Each Sunday, I thank my readership for their loyalty and dedication to my blog, by providing a healthy recipe.  For those that know, this is a healthy repeat, but for those that are unaware and are new to the blog, this is my way of “giving back.”  It is also a way to “Pay it Forward.”  Each Sunday, not only will you have a healthy recipe, but you will have an expert in the field of dietetics, food and nutrition, provide the healthy recipe to you.  It is my pleasure to introduce to you this week, my friend and my colleague, Christine Gerbstadt, MD,RD, and her recipe:  “Baked Stuffed Acorn Squash.”


Gerbstadt Christine 2010 107KB head shot


Dr. Christine Gerbstadt received her Bachelor of Science in Nutrition from the Pennsylvania State University and a Master of Public Health in Community Nutrition from the University of California at Berkeley. She holds a Doctor of Medicine from the Medical College of Pennsylvania, and completed internship in Internal Medicine at the Medical College of Pennsylvania, residency training in Anesthesiology at Harvard Medical School’s Brigham and Women’s Hospital in Boston, and Pediatric Anesthesia Fellowship at the Children’s Hospital of Pittsburgh.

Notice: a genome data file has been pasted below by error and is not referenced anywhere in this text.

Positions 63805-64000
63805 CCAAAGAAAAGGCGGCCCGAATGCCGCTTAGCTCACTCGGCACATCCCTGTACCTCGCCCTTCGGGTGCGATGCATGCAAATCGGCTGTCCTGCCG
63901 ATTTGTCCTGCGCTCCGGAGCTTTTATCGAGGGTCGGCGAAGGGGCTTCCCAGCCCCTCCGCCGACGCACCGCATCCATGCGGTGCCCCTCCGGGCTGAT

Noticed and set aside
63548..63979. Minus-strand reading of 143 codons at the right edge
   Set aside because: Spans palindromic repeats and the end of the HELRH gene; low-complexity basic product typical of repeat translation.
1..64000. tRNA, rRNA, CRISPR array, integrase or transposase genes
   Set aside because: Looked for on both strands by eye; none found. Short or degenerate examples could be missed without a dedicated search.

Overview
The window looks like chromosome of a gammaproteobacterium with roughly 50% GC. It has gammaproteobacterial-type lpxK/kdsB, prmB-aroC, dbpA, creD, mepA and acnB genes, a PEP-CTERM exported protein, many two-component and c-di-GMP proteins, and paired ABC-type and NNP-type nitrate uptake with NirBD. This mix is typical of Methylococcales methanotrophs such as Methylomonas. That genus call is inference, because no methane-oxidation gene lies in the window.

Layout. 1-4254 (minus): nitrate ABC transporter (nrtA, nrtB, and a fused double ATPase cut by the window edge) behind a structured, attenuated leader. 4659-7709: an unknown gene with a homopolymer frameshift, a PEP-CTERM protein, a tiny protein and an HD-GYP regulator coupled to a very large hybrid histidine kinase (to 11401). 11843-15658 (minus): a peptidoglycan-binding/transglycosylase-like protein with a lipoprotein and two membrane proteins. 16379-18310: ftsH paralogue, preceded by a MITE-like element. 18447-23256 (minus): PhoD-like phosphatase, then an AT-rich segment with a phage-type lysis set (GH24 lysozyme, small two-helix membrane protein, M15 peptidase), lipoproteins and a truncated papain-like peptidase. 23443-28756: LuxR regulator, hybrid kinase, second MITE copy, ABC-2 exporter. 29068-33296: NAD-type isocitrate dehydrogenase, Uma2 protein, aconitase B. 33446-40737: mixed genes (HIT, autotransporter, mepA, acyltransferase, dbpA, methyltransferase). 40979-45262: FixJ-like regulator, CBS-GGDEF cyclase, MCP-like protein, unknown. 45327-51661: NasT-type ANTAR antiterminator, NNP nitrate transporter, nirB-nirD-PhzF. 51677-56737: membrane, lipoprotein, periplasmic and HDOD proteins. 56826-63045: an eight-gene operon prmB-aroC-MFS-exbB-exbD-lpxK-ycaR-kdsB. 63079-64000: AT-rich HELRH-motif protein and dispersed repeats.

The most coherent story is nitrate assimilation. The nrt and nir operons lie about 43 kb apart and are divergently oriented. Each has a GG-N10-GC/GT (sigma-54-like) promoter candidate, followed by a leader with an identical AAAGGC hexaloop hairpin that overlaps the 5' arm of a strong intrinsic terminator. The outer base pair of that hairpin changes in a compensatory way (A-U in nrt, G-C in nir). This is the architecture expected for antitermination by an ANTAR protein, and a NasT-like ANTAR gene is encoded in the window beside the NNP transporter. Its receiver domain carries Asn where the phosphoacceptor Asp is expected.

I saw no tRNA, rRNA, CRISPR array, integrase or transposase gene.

She is Board Certified by the American Board of Anesthesiology, and is on staff at Blake Medical Center in Bradenton, FL, where she works regularly with the Gastroenterologists in the endoscopy center. Her professional activities include Medical Director for Manatee Technical Institute’s Health Occupations, where she is also lecturer in pharmacology for the Surgical Technology Program.

Dr. Gerbstadt became a Registered Dietitian more than thirty years ago. She is currently a National Media Spokesperson for the American Dietetic Association, a Certified Diabetes Educator, American Council on Exercise Certified Personal Trainer, and Certified Specialist in Sports Dietetics. She is president of Nutronics™, Inc., nutrition consulting where “Food is the First Medicine,” . Since 2008, she has lectured on detox diets to various professional groups and works with wide range of clients and media, including WebMD, SELF Magazine, Prevention Magazine and others, educating about the dangers of fad and restrictive dieting. Her book Doctor’s Detox Diet “The Ultimate Weight Loss Prescription will be available at and at the end of 2010.